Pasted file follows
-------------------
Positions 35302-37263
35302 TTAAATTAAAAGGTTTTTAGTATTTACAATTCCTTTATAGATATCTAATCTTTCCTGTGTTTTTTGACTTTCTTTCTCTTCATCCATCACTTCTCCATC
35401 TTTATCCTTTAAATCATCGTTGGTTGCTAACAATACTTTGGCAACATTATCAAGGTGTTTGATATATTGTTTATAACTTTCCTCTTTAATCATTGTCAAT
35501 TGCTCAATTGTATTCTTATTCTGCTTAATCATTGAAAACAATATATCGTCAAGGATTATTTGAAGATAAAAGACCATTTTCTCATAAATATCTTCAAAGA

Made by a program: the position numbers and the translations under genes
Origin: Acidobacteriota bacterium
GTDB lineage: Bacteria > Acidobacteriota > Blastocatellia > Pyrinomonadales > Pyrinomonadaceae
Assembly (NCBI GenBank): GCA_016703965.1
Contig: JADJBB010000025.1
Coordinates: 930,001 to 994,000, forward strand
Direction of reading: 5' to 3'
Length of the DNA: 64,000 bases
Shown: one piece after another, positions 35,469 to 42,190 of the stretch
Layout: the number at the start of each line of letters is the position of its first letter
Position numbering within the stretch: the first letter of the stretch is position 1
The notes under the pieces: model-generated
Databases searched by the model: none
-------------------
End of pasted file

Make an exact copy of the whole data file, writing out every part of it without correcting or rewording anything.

Positions 35302-37263
35302 TTAAATTAAAAGGTTTTTAGTATTTACAATTCCTTTATAGATATCTAATCTTTCCTGTGTTTTTTGACTTTCTTTCTCTTCATCCATCACTTCTCCATC
35401 TTTATCCTTTAAATCATCGTTGGTTGCTAACAATACTTTGGCAACATTATCAAGGTGTTTGATATATTGTTTATAACTTTCCTCTTTAATCATTGTCAAT
35501 TGCTCAATTGTATTCTTATTCTGCTTAATCATTGAAAACAATATATCGTCAAGGATTATTTGAAGATAAAAGACCATTTTCTCATAAATATCTTCAAAGA

Made by a program: the position numbers and the translations under genes
Origin: Acidobacteriota bacterium
GTDB lineage: Bacteria > Acidobacteriota > Blastocatellia > Pyrinomonadales > Pyrinomonadaceae
Assembly (NCBI GenBank): GCA_016703965.1
Contig: JADJBB010000025.1
Coordinates: 930,001 to 994,000, forward strand
Direction of reading: 5' to 3'
Length of the DNA: 64,000 bases
Shown: one piece after another, positions 35,469 to 42,190 of the stretch
Layout: the number at the start of each line of letters is the position of its first letter
Position numbering within the stretch: the first letter of the stretch is position 1
The notes under the pieces: model-generated
Databases searched by the model: none